At Good Samaritan Hospital of San Jose, we believe that every birth is a special one. That’s why we work hard to help each expecting mother to plan for her delivery and provide expert care and advice every step of the way. As can be seen in this brief video, we are proud to offer mothers and families private rooms, neonatologists available 24/7, and a Level III NICU to provide parents with a better sense of security.
Good Samaritan Hospital of San Jose offers tours for expecting parents that are interested in seeing our maternity hospital before they plan their delivery. If you would like to schedule a tour or learn more about our maternity services, call Good Samaritan Hospital at (408) 559-2011.
Pregnancy and childbirth can be the most exciting part of a woman’s life. At Good Samaritan Hospital, we understand the importance of this life-changing event and are dedicated to providing new mothers and their families with the most advanced maternity care services possible. We believe that every birth is a special one and have designed our hospital to provide for the individual needs of each new mother. Below are some of the main amenities and services that we offer to new families at Good Samaritan.
- 24-hour specialized care
Our compassionate, specialized obstetrical teams are available all day, every day to provide expert care when our patients need it most. With highly trained neonatal intensive care teams also on staff, Good Samaritan is ready for any delivery, whether it is routine or high risk.
- State-of-the-art delivery suites
The labor and delivery suites at Good Samaritan are equipped with all of the comforts of home, from comfortable furnishings to private bathrooms. After delivery, the mother and baby share the same room to help shape and strengthen the bond between them.
- Level III NICU
Our advanced Neonatal Intensive Care Unit (NICU) is always available to respond to any medical emergency during any part of the labor or delivery process. Many new parents appreciate the security of having an NICU on the premises.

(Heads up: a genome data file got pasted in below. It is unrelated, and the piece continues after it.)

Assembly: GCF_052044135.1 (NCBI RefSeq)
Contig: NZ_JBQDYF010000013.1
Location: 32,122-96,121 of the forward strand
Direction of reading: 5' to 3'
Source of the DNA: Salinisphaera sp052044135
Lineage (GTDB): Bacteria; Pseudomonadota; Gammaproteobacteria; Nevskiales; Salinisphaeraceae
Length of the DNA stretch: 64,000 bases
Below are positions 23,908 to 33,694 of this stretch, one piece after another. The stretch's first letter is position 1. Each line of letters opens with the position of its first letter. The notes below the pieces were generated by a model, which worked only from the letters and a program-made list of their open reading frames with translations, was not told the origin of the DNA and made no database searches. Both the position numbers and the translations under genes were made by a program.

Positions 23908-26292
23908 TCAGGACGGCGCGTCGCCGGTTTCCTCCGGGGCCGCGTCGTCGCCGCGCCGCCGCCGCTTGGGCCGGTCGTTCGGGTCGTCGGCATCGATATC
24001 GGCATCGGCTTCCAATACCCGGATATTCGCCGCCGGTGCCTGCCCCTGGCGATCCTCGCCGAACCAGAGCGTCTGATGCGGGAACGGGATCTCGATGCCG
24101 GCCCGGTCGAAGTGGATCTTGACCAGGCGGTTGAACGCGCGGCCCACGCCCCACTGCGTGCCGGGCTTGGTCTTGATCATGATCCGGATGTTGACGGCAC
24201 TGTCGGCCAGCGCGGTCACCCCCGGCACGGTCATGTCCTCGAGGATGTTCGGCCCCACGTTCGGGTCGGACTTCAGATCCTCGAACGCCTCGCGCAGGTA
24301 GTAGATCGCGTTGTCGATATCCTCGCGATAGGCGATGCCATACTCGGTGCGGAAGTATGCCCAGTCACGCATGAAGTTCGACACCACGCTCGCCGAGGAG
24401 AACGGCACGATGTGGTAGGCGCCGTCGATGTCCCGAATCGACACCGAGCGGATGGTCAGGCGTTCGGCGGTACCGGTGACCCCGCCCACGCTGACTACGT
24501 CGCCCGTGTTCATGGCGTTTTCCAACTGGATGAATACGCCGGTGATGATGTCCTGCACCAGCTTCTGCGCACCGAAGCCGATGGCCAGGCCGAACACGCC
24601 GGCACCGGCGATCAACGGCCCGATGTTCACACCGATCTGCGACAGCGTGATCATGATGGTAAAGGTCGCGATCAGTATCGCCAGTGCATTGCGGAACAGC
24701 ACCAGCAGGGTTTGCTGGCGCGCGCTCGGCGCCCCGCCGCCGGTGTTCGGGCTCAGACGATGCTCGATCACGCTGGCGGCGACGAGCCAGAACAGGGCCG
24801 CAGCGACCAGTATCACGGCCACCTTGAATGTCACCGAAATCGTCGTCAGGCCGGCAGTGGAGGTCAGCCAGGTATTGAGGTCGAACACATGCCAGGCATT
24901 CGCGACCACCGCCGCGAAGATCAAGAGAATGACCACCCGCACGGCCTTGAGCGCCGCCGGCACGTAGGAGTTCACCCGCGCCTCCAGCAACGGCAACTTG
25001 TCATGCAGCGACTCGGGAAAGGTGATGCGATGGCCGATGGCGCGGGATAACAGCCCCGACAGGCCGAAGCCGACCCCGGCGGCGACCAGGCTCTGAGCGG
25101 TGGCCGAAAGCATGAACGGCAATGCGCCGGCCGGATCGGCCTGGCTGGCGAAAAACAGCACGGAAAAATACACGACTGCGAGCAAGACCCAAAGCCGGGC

Are you expecting a baby? If so, consider delivering your new baby while taking comfort in the safety and security offered by Good Samaritan Hospital of San Jose . We now offer online pre-registration to help you schedule your labor and delivery with ease and from the comfort of your own home. Before arriving, be sure that you fill out our online OB admission form and bring it with you or fax it to 408-559-2675.
If you would like a free tour of our facilities, or if you are interested in learning more about our comprehensive maternity care services, please call us today at (408) 559-2011. Our nurses are available 24 hours a day, seven days a week to answer your questions.
- 24-hour specialized care
Each year, more women than men are diagnosed with eye health problems such as cataracts, dry eye, and glaucoma. Although it is important for men and women to protect their eyes, women appear to be more susceptible to eye health issues and damage due to increased longevity and hormonal fluctuations. To increase awareness about women’s eye health issues, Prevent Blindness America has designated the month of April as Women’s Eye Health & Safety Month. Improve your awareness of women’s vision issues and learn how to protect your eyes by reading through the tips below.
- Visit your eye doctor regularly
As we age, it becomes increasingly important to receive regular eye exams. Not only can you get much-needed adjustments for your contacts or eyeglasses, but your physician can also detect serious abnormalities in your vision before you may have any symptoms.
- Become aware of your family history
If you have a family history of eye problems or visual disturbances, be sure to let your eye doctor know.
- Eat a nutritious, balanced diet
Eating a varied diet rich in vitamins, minerals, and other essential nutrients will help to ensure that your eyes are getting what they need to function at their optimal levels. A diet rich in beta-carotene, zeaxanthin, lutein, zinc, and omega-3 fatty acids will help to combat vision loss and eye disease .